Eugene O’Neill has long been celebrated as America’s greatest playwright. This year, in the centennial of his birth, Yale University Press takes pride in bringing out an edition of O’Neill’s little-known works of the imagination and his principal critical statements, most of which have not hitherto been published. Edited and introduced by eminent O’Neill scholar Travis Bogard, the piecesmostly early worksshed valuable light on O’Neill’s artistic development.
Contained here are a four-act tragedy, The Personal Equation”; the original version of Marco Millions; a dramatic adaptation of Coleridge’s The Rime of the Ancient Mariner”; a scenario The Reckoning,” and Bolton O’Neill; the fourth act of The Ole Davil,” which became, with some alteration of tone, Anna Christie”; and two short stories, Tomorrow” and S.O.S.” Also included are an unpublished love poem and several critical and occasional pieces, composition of Mourning Becomes Electra and The Last Will and Testament of Silverdene Emblem O’Neill,” written on behalf of his Dalmatian, Blemie. There is here no undiscovered masterwork,” says Bogard in his foreword, but much here foreshadows what was to come as Tomorrow,’ written in 1917, explores the ground on which The Iceman Cometh was to be created. In some of the writing, O’Neill is struggling to learn his craft: the scenario of The Reckoning,’ for example, shows him in the process of forming a lifelong habit of detailing a play in a long narrative account. In the poem to Jane Caldwell and the memorial for Blemie, glimpses of a gentle, private man can be caught. In the critical pieces, O’Neill attempts an uncharacteristic but interesting articulation of his theatrical principles. In all the fugitive works gathered here, the O’Neill voice sounds clear. It remains worth hearing.”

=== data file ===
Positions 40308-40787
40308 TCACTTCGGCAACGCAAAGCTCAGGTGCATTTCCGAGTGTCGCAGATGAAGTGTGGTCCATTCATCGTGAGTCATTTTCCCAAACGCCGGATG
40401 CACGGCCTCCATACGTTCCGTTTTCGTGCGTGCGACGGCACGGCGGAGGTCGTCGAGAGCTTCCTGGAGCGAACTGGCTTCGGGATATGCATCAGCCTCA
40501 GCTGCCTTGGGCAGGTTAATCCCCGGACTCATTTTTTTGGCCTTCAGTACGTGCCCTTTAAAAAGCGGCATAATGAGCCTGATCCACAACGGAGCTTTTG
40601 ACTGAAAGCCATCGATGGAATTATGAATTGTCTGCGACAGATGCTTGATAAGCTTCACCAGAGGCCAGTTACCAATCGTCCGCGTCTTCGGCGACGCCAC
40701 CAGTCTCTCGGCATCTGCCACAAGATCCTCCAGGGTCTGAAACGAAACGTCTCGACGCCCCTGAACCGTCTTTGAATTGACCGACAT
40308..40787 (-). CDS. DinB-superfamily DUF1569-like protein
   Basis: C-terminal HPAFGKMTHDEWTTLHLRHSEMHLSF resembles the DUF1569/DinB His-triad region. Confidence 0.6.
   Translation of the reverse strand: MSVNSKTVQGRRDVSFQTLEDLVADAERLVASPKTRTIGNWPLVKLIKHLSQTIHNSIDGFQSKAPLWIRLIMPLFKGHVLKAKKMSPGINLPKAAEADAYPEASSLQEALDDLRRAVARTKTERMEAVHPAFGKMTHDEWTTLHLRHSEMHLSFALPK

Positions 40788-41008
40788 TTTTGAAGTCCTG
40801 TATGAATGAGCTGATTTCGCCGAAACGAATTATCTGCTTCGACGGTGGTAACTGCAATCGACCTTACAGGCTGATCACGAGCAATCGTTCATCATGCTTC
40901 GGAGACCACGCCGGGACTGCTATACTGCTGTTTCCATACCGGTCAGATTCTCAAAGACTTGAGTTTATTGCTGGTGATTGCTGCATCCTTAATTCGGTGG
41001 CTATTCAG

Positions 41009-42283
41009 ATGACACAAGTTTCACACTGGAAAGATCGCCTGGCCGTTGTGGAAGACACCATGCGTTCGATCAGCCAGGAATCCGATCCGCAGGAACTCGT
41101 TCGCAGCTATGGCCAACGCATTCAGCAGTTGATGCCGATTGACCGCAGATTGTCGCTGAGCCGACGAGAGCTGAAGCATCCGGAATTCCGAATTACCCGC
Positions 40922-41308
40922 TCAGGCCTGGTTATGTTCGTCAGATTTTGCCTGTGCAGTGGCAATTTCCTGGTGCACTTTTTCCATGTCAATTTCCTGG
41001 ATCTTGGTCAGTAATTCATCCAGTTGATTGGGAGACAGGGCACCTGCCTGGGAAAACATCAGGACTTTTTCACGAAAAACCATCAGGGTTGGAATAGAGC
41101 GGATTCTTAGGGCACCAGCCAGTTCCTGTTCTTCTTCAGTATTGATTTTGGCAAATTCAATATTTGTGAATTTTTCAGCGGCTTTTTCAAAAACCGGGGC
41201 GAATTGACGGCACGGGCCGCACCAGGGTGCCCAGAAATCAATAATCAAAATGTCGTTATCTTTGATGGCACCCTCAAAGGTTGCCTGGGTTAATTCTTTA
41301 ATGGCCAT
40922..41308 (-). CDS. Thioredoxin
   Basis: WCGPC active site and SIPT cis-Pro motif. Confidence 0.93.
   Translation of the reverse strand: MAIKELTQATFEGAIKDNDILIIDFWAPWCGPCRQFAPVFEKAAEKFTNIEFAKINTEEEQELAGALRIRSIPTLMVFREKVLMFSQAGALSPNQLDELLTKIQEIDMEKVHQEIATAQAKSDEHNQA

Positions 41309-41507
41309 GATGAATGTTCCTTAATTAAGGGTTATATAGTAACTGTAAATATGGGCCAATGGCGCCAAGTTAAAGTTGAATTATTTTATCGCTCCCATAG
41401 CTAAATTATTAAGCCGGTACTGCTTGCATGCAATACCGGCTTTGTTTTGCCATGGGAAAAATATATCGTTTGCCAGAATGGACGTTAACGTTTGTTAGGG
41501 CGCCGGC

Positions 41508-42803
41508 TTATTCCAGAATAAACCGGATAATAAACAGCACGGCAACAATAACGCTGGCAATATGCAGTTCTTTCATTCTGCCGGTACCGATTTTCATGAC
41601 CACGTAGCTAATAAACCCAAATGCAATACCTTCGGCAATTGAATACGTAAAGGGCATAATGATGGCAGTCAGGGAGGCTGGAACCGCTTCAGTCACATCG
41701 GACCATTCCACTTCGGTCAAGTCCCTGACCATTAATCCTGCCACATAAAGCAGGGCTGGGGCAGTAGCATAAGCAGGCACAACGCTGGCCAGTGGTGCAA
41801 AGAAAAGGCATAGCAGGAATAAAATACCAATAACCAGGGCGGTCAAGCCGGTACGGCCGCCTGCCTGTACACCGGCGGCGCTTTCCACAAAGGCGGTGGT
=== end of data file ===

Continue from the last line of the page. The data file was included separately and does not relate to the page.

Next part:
An important work about an unknown O’Neill that will reveal this fascinating personality to the general public.” Paul Shyre
Travis Bogard, emeritus professor of dramatic art at the University of California, Berkeley, has edited many works and papers of O’Neill, including, with Jackson R. Bryer, The Theatre We Worked For”: The Letters of Eugene O’Neill to Kenneth Macgowan.